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Re: i386 version for chrome




On Saturday 27 October 2018 14:21:23 Steve McIntyre wrote:

> Gene Heskett wrote:
> >On Saturday 27 October 2018 11:09:48 Steve McIntyre wrote:
> >> You keep on asserting this, but it's patently not true. That's a
> >> standard feature of Debian on all architectures. I understand
> >> you've seen problems, but it just needs debugging to see how things
> >> were broken in your case. :-(
> >
> >Then give me an install that can be made to work in a hosts file
> > defined local network that can accept a gateway statement in its
> > e/n/i file. The default install does NOT accept it until the network
> > has been brought up.  And the syntax for the deprecated route
> > command is too complex to remember, then everybody wants me to use
> > ip-(mumble) for that without anything that resembles a man page to
> > tell me how to use it for that. Thats the singular most obtuse man
> > pages group I've tried to make sense of in 35+ years of making
> > networks work starting even before Hayes modems were the default.
>
> Right. The ip-* man pages are atrocious, I won't argue - they're
> basically not human-readable. :-(

And who might we beat about the brow over that, I've already got the elm 
club for that job carved. :)

> >The arm64 stretch install has, as e/n/i.d/eth0:
>
> Checking: is that straight Debian stretch, or some derivative?
Armbian I believe, Steve, thats what the default xfce login gui says 
anyway, but a cat /etc/issue says:
gene@rock64:~$ cat /etc/issue
Debian GNU/Linux 9 \n \l,
and a uname -a:
gene@rock64:~$ uname -a
Linux rock64 4.4.124-rk3328 #24 SMP Wed Mar 28 17:15:52 CEST 2018 aarch64 
GNU/Linux

> >auto eth0
> >iface eth0 inet static
> >address 192.168.NN.2/24
> >gateway 192.168.NN.1
> >dns-nameserver 192.168.NN.1
> >dns-search hosts dns
>
> I'm assuming that "NN" is a placeholder you've added, and not copied
> verbatim from the file!

Of course, I don't really want to give the farm to the first hacker that 
gets thru dd-wrt (which FWIW has yet to occur in 15+ years of having it 
standing guard here).

> Otherwise, that last line looks suspect. The "dns-nameserver" and
> "dns-search" lines are instructions for resolvconf when setting up
> networking. The "dns-search" line is meant to be passed straight
> through into resolv.conf to set up a DNS search path. A valid example
> from the resolvconf man page is "dns-search foo.org bar.com". What
> that means is that each time you look up something that's no
> fully-qualified (e.g. "foo"), this machine will be looking for
> "foo.hosts" then "foo.dns". That's probably not what you
> want. However, it'll be harmless if you're looking up FQDN hostnames
> all the time.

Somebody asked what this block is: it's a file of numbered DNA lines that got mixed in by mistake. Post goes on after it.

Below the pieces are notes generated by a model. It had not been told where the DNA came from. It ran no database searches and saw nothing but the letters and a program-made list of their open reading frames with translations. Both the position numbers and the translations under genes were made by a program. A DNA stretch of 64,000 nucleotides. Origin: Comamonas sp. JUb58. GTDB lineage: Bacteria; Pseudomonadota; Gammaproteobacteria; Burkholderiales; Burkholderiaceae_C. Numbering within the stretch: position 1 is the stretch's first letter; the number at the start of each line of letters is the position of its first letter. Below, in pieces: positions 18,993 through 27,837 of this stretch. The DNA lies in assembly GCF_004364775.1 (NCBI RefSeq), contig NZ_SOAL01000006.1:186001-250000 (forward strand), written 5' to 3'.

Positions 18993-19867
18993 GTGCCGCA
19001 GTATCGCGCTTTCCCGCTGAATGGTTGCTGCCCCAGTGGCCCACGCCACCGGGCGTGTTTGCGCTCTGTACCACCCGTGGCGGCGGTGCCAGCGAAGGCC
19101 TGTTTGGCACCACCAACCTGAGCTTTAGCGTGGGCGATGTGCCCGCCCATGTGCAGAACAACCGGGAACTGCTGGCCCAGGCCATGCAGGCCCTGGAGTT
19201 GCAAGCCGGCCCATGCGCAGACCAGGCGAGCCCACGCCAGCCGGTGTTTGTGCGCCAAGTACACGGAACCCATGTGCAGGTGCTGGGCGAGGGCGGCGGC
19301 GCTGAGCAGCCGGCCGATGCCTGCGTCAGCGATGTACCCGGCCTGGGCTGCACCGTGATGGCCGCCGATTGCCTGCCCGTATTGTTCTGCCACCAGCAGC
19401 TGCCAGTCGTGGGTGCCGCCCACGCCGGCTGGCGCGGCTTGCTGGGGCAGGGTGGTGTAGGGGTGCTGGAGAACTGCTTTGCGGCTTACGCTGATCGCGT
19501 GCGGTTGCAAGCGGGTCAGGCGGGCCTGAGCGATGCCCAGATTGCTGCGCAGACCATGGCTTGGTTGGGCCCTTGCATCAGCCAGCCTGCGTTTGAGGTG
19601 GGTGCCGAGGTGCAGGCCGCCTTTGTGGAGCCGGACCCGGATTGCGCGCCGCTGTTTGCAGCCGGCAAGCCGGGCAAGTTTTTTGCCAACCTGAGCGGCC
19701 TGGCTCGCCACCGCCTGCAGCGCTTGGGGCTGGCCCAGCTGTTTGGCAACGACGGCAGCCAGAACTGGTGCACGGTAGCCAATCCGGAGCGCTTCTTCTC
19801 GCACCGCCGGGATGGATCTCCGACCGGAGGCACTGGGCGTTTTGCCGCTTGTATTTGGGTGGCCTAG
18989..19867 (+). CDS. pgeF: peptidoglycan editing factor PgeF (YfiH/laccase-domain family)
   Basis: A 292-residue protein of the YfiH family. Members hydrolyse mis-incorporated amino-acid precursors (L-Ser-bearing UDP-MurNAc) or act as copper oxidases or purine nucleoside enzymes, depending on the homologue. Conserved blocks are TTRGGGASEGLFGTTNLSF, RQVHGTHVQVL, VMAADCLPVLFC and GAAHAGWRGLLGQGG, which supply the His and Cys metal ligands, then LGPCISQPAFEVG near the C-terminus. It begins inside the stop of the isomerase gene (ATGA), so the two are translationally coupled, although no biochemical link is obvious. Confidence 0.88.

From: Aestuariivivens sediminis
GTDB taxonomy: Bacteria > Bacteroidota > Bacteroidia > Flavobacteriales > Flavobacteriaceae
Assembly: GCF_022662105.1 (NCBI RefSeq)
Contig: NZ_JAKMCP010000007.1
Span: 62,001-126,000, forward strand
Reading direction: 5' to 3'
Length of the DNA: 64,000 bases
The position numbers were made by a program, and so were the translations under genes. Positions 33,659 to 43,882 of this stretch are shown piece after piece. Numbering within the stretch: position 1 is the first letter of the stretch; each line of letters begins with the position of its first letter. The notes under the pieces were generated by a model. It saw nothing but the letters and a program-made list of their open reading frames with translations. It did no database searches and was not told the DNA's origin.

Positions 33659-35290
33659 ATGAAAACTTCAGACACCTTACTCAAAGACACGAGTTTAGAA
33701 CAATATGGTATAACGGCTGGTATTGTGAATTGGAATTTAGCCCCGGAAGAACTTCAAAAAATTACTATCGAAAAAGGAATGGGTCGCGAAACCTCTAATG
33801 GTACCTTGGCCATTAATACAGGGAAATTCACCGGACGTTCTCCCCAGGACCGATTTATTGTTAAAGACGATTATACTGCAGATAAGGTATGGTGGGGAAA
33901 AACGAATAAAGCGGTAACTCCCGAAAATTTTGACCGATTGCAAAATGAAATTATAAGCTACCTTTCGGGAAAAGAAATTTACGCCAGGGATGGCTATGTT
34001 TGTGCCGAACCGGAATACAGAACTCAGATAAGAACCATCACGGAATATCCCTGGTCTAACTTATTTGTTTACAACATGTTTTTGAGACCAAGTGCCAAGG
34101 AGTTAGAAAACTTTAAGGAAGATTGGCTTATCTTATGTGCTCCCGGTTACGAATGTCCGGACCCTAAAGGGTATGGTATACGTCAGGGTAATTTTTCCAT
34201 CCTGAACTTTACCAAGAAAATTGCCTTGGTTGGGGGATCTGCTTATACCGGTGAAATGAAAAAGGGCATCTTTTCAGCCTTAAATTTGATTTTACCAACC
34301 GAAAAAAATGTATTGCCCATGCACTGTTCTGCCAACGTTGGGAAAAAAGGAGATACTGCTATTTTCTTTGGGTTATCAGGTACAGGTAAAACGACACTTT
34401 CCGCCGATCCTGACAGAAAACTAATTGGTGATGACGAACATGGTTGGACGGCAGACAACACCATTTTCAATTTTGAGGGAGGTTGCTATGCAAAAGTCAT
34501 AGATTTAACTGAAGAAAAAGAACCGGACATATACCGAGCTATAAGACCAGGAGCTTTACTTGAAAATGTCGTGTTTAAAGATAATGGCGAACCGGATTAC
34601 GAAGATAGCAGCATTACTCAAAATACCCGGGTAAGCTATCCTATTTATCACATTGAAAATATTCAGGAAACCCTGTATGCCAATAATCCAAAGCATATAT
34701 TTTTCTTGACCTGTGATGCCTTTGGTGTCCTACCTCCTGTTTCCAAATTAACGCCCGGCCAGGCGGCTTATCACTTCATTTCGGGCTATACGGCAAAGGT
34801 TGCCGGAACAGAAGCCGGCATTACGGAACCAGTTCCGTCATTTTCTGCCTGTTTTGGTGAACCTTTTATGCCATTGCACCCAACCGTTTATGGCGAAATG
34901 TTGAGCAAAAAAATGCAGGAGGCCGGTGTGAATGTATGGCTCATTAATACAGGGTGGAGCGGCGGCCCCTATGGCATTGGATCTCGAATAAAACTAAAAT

>
> >And that works, I just got it from that machine with an ssh login.
> >
> >So all the stuff that used to be in e/resolv.conf is now in that
> > file, but no one in 2 damned years of my asking questions has ever
> > mentioned that its been moved or why. To add to the confusion,
> > /etc/resolv.conf is now a link that returns a list of nameservers
> > only. But is there any documentation for all the shuffling? Not
> > thats been converted to a utf8 file I can peruse and learn from.
>
> This is down to the resolvconf package, which is often pulled in via
> Recommends: from other packages. For a simple network with simple
> needs, you shouldn't need to use it. It should work for you,
> though. It manages resolv.conf, hence wanting to move the normal
> config from that file.
>
> If you *don't* have resolvconf installed, putting the details in
> /etc/resolv.conf still works, and it's how I configure static things
> on my own network (e.g. on the gateway/router box).
>
> >Sorry Steve, but your claim that its simply not true, pulls my
> > trigger, best to duck.
>
> I understand - I've seen you're struggling, but I know this stuff
> works on lots of other machines. There's nothing broken here on
> standard Debian on any architecture that I know of. *However*,
> remotely debugging what other thing might be causing your woes is
> really difficult.

I've considered enableing dhcpd in the router, and matching the mac to 
the address issued. I did have that setup years ago to service my old 
lappy but that only worked around 25% of the time, and since I am no 
longer playing visiting fireman at other tv stations, its now hard coded 
in the hosts files which works unless the cat5 has been cut. In 15 years 
of blowing in the wind that piece of cat5 is still doing 100 megabaud 
over 45 feet of it to the shop building. I'm suitably amazed, as its 
survived 110+ mph winds that it took $18K to fix up the rest of the 
damages to the house and fencing, took out 3.5 40+ foot pines too. I 
finally took out the half of the 4th one last year as it was looking 
uglier by the year.

Back on topic, sorta.

The last time I tried a debian-arm as a dl and write to the sd card, 
failed just like the amd64 versions, plus armbian doesn't hard code the 
first user=1000, which IMNSHO is just inexcusable breakage by denying 
sudo to the the user doing the install. But thats a separate horse I 
think. If you feed it right, you can make it work most of the time.

I believe the phrase we're looking for here is "cast iron bitch"?

Thanks Steve.

-- 
Cheers, Gene Heskett
--
"There are four boxes to be used in defense of liberty:
 soap, ballot, jury, and ammo. Please use in that order."
-Ed Howdershelt (Author)
Genes Web page <http://geneslinuxbox.net:6309/gene>